The Appellees filed a first Motion to Dismiss the Adversary Proceeding on November 24, 2014. The Bankruptcy Court granted it in part and denied it in part. The Order, entered on January 5, 2015, stated that the causes of action for slander of title, perjury, and automatic stay violations were dismissed with prejudice. The Laus' slander of title claims had alleged an incurable chain of broken title, an irreparable bifurcation of the Laus' instruments, violation of the recording statutes, violation of the statute of frauds, and also the claim that clear title may not derive from fraud. Additionally, the January 5, 2015

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Order dismissed with prejudice the claims of fraud based upon 18 U.S.C. § § 152, 157, 371, 513, 514, 1343 and 31 U.S.C. § 3729, because those sections do not provide for a private right of action, and, further, dismissed all claims against MHI. Critically, the Laus never appealed the January 5, 2015 Order to the District Court. In the process of arguing the first motion to dismiss, the Laus admitted to borrowing the money at issue, promising to pay it back, and falling behind on monthly mortgage payments. However, the Bankruptcy Court gave the Laus an opportunity to amend their complaint to more precisely plead their causes of action for fraud.

Thereafter, the Laus filed an Amended Complaint containing twenty-five causes of action. Ten are styled as " Fraud on the Plaintiffs, Fraud on the Federal Bankruptcy Court/Trustee" for various filings throughout the course of the bankruptcy and written and oral arguments related to the first motion to dismiss. Two causes of action are " Fraud on the Plaintiffs" for the pre-foreclosure letter and the Notice of Intent to Foreclose.3 The gravamen of the Amended Complaint was that the defendants had fraudulently misrepresented their status in bankruptcy and conspired to hide a securitization of the Laus' instruments by multiple parties in interest who had engaged in slander of title, and that none of the Appellees is a real party in interest to the Laus' instruments. The Laus sought, among other things, to be given their home free and clear of any instrument and be awarded punitive damages.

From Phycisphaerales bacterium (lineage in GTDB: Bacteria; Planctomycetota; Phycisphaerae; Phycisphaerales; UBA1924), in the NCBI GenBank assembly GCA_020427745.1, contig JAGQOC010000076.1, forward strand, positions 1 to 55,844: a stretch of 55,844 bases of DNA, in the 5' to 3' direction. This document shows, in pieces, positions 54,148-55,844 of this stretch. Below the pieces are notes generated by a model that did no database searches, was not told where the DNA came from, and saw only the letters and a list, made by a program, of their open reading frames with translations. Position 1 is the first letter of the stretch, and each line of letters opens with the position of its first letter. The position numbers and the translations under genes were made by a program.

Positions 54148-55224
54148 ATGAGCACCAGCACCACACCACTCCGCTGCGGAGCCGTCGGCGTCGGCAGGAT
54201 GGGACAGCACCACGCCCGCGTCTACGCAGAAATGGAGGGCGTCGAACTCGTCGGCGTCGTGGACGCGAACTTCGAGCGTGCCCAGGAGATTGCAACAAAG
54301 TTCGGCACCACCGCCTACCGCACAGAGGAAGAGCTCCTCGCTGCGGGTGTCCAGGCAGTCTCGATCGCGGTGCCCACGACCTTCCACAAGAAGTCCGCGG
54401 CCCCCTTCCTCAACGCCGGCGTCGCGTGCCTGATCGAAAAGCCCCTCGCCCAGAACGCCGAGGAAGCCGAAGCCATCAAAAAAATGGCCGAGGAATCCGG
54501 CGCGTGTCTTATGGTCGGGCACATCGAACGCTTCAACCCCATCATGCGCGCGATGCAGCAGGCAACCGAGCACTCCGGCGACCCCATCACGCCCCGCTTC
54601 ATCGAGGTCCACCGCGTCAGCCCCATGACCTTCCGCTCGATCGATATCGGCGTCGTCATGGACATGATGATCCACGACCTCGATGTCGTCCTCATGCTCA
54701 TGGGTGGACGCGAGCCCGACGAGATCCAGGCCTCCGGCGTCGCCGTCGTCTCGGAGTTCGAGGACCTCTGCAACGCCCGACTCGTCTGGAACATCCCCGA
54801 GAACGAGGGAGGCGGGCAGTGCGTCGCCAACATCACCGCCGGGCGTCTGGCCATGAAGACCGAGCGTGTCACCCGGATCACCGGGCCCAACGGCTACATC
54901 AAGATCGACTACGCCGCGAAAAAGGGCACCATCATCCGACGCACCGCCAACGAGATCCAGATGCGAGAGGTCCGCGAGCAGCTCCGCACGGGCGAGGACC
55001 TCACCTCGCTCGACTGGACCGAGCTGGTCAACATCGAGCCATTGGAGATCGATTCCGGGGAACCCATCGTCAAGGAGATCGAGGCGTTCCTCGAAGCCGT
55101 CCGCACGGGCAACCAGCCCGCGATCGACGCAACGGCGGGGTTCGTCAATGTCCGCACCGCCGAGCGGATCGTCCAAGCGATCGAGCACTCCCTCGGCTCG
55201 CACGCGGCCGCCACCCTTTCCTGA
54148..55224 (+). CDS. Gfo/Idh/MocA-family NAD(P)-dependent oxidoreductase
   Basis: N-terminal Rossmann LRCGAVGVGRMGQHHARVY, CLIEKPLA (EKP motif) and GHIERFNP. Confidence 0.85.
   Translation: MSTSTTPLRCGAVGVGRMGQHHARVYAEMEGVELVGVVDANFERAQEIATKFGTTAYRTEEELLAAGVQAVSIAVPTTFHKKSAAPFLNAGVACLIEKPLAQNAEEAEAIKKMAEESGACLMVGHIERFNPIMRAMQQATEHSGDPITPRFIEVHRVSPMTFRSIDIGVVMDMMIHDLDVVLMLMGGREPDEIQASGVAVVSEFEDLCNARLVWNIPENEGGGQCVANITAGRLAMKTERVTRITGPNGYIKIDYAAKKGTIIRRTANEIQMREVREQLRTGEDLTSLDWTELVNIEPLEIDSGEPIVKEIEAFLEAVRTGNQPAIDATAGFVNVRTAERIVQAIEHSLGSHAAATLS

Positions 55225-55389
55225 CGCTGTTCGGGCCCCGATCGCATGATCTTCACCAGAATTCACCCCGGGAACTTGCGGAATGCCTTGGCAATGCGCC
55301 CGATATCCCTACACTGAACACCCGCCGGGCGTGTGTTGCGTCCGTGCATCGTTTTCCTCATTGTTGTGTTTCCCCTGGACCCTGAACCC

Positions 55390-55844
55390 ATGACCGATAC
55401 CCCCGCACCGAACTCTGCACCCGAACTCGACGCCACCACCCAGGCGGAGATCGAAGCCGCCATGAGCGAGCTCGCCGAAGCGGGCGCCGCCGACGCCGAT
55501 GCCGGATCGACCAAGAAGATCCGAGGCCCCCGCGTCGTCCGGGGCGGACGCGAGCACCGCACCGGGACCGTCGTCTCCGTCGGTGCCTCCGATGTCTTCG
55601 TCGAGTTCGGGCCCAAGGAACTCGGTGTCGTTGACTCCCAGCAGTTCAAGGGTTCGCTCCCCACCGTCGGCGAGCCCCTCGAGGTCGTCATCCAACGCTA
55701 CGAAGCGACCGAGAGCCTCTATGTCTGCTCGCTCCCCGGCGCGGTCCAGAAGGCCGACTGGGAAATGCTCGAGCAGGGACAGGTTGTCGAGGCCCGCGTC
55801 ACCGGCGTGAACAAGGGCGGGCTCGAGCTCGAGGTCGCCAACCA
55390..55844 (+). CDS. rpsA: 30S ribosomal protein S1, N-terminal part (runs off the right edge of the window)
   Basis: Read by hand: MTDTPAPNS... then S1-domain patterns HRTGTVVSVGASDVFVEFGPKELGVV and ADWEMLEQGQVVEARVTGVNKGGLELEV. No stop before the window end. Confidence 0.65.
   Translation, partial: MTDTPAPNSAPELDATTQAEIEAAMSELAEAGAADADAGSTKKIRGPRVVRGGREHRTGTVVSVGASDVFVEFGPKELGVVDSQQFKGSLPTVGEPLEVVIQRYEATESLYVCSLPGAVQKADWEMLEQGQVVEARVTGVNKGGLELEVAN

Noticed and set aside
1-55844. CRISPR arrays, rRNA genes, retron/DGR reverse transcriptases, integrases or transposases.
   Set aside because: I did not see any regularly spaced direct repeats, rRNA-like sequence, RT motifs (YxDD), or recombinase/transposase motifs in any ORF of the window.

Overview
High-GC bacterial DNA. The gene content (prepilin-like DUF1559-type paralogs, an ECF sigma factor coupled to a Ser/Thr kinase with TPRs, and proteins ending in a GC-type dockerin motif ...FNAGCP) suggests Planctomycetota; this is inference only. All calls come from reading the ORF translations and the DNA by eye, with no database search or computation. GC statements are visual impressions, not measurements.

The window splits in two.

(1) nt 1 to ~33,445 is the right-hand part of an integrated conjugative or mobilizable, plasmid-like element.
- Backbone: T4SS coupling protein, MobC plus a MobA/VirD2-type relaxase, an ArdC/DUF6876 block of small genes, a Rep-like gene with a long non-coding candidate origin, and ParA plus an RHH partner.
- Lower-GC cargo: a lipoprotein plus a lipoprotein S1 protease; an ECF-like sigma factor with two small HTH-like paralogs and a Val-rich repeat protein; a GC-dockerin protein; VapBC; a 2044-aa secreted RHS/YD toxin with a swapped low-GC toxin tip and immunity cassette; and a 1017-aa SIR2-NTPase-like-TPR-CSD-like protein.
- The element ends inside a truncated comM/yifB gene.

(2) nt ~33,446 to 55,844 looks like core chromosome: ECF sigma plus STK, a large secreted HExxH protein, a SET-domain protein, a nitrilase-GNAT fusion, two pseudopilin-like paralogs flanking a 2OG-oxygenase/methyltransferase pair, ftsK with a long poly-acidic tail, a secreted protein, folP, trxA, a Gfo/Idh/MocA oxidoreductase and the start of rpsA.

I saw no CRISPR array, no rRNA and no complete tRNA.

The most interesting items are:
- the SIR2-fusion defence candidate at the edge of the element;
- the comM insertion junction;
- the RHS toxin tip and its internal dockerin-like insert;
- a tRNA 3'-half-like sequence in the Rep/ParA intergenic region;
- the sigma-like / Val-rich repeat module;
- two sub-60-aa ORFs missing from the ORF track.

The Appellees filed a second motion to dismiss, which was granted in full by the Bankruptcy Court on August 10, 2015. The Bankruptcy Court found that the Laus had failed to meet the requirements of Federal Rules of Civil Procedure 8(a), 9(b), and 12(b)(6). The Laus appealed to the District Court, which held argument before affirming the Bankruptcy Court in full on February 19, 2016. The Laus filed a motion for rehearing, which the District Court denied on April 5, 2016. This appeal followed.

II.

The Bankruptcy Court had jurisdiction under 28 U.S.C. § § 157 and 1334. The District Court had jurisdiction over the appeal of the Bankruptcy Court's decision under 28 U.S.C. § 158(a). We have jurisdiction under 28 U.S.C. § 1291. Our standard of review is clear: " We review the bankruptcy court's findings of fact under a clearly erroneous standard, and its conclusions of law under a plenary standard. Because the district court sits as an appellate court in bankruptcy cases, our review of its decision is plenary." Cinicola v. Scharffenberger, 248 F.3d 110, 115 n.1 (3d Cir. 2001) (citations omitted). In order to survive a motion to dismiss under Federal Rule of Civil Procedure 12(b)(6), " a complaint must contain sufficient factual matter, accepted as true, to 'state a claim to relief that is plausible on its face.'" Ashcroft v. Iqbal, 556 U.S. 662, 678, 129 S.Ct. 1937, 173 L.Ed.2d 868 (2009) (quoting Bell A. Corp. v. Twombly, 550 U.S. 544, 570, 127 S.Ct. 1955, 167 L.Ed.2d 929 (2007)).

III.

On appeal, the Laus challenge the District Court's affirmance of the Bankruptcy Court's dismissal of their fraud causes of action. The elements of intentional fraud in New Jersey are, " 1) a material misrepresentation of presently existing or

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past fact; 2) knowledge or...